The countdown has begun to the start of the 2020-2021 school year. The mass move to online teaching and learning means you’ll likely be relying on digital tools this term more than ever before. It’s wise to take this opportunity to leverage the wide array of platforms and virtual tools to understand where a student’s strengths are. Unlike the traditional ‘sage on the stage’ teaching model in-person, digital tools offer a more precise reading of what students do and don’t know.
Diagnostic assessments, or pre-assessments, are discipline-specific activities that test a student’s prior knowledge of a topic. They are typically administered before an instructor introduces new content in class. While the content included in diagnostic assessments varies from subject to subject, the principles of how to design them remain the same. Before we provide mediums and design tips when forming your diagnostic assessments for the coming semester, it’s important to define what goes into creating a diagnostic task and how it can be beneficial to both students and professors.
The need for diagnostic assessment tools this fall
Diagnostic assessments may be confused with formative assessments. However, where formative assessments are administered frequently throughout a unit and are low-stakes—meaning they don’t account for a significant portion of a student’s grade—diagnostic assessments aren’t graded and are typically administered before any material is covered in a lesson or unit.
Diagnostic assessments are short comprehension checks that help students correct misconceptions early in the semester or in a particular lesson. Diagnostic tests are a great way to understand what students already know at a high level as the semester begins. This powerful tool determines whether or not students enter the course with uneven preparedness. Diagnostic assessments are also helpful as you proceed with your course and want to understand how comfortable students are at the start of each learning unit or module.
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Without in-person review sessions, periodic pre-tests help teachers monitor student learning. Regular diagnostic tests also help teachers steer lessons based on what students do or don’t know. For instance, content that students have a good understanding of can be skimmed over in class. Similarly, regular assessments create meaningful and memorable learning experiences tailored to individual backgrounds and learning needs. A more comprehensive understanding of student needs and their strengths and comprehension gaps will allow you to deliver more relevant lessons throughout the term. The following are some suggestions for how to design your diagnostic tests and the software you can leverage to maximize participation and engagement in the process.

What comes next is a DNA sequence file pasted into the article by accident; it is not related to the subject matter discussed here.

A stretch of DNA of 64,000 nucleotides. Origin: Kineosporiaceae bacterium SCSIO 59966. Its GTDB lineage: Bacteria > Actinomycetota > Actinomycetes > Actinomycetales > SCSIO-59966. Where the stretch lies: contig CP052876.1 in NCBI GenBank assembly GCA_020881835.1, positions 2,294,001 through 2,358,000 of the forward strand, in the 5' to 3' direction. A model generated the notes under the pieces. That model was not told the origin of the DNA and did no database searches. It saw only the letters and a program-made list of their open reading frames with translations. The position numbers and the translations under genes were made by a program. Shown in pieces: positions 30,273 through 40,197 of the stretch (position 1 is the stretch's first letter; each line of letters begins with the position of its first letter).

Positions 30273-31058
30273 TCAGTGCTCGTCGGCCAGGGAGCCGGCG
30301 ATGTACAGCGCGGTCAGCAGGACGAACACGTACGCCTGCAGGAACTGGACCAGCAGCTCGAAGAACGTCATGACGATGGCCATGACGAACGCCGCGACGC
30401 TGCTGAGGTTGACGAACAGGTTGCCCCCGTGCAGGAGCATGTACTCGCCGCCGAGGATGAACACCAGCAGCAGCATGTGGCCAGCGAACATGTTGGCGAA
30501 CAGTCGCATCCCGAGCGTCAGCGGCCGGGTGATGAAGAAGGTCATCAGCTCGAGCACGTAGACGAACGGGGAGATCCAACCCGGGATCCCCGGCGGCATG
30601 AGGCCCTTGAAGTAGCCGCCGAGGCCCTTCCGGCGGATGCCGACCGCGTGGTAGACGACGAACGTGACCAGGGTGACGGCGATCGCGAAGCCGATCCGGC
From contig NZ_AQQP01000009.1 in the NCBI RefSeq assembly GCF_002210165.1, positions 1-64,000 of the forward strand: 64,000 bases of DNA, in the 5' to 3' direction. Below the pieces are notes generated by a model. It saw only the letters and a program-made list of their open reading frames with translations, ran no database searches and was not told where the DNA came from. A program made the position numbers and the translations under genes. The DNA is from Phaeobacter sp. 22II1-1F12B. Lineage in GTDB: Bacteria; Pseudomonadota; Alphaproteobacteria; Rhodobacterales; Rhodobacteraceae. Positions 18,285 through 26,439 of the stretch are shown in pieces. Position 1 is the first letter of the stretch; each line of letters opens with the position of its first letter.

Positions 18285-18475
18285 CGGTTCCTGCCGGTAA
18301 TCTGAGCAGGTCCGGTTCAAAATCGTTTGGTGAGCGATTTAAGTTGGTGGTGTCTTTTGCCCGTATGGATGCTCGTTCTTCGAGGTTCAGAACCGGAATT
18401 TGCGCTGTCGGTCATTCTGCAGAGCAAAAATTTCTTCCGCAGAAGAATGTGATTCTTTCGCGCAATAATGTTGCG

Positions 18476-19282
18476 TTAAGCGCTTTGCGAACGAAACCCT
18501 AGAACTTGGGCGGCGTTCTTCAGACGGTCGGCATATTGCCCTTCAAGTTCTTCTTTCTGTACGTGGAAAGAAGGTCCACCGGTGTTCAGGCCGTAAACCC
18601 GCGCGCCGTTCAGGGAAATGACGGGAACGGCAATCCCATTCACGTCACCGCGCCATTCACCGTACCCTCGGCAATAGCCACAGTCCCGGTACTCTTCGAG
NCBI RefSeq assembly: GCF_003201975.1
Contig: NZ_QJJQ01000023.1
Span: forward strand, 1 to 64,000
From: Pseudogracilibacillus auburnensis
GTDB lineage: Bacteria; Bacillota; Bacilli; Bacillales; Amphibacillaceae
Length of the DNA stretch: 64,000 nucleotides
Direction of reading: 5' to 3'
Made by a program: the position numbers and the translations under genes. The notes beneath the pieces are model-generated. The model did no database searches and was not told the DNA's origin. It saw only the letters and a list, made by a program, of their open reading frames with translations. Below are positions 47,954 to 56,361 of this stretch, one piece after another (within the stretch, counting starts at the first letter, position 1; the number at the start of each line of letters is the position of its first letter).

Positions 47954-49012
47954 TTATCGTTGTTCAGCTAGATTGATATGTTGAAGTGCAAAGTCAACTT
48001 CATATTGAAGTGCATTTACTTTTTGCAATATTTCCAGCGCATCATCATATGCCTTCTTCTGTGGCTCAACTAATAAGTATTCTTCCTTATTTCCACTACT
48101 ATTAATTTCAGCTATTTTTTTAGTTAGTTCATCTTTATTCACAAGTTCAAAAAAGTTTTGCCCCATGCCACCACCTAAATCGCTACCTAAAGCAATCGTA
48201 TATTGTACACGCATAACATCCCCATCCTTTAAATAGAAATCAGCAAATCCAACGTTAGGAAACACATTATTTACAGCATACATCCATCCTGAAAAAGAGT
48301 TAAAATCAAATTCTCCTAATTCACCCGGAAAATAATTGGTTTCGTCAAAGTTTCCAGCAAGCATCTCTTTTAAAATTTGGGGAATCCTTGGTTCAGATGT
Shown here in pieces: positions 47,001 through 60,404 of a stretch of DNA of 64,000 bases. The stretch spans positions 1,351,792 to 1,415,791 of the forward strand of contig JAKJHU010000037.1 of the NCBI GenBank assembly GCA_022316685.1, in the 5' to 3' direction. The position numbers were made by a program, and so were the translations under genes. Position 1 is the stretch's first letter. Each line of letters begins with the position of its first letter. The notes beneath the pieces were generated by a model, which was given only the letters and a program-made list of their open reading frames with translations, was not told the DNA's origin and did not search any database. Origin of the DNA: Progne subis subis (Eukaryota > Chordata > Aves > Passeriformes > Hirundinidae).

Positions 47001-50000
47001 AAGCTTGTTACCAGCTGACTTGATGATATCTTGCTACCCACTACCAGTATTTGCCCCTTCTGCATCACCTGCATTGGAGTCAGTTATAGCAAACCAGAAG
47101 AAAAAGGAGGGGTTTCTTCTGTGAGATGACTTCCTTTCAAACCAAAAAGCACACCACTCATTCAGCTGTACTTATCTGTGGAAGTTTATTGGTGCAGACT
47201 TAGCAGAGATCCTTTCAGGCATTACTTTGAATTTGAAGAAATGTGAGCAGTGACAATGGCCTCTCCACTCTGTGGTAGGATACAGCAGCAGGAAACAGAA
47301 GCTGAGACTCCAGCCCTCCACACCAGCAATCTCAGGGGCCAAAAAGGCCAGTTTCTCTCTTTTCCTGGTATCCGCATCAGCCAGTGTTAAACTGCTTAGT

Likert scale questions allow for breadth and depth
A Likert scale uses a 5 or 7-point scale—sometimes called a satisfaction scale—that captures opinions, perceptions and behaviors. A closed-ended question is asked and respondents are given a chance to provide granular feedback about a particular topic using the scale, which often ranges from “very satisfied” to “very unsatisfied.” Multiple choice questions that use the Likert scale allow for a wide range of answers beyond binary questions. The first step in forming any question is identifying the discipline-specific terms, concepts or skills to ask students about. Once you have an idea of what to ask, you can begin drafting questions exploring comfort levels, current understanding, and any areas that students didn’t understand in previous courses under the same subject.
Easily create Likert scale questions in Top Hat. Create multiple choice questions in pages for pre-test activities and allow students to complete these tests on their own time. In a new page, click the blue plus sign and click the question icon to embed a new question. Consider changing the grading weight to 0 since these questions are for initial comprehension checks. Questions give students an opportunity to reflect on their prior knowledge and sample what’s expected of them during the semester.
This instructional practice also works well in table format. You may wish to create a table—like the one below—that covers a different discipline-specific concept per row and various levels of comfort or experience per column. Ask students to place a marker in each cell based on their experience. Click on target questions in Top Hat can help bring this diagnostic idea to life. Upload a screenshot of a table with the appropriate course-specific criteria included when creating a click on target question and be sure to set ‘no correct answer.’ Ensure you have the grading weight set to 0 since diagnostic tests are for informal comprehension checks.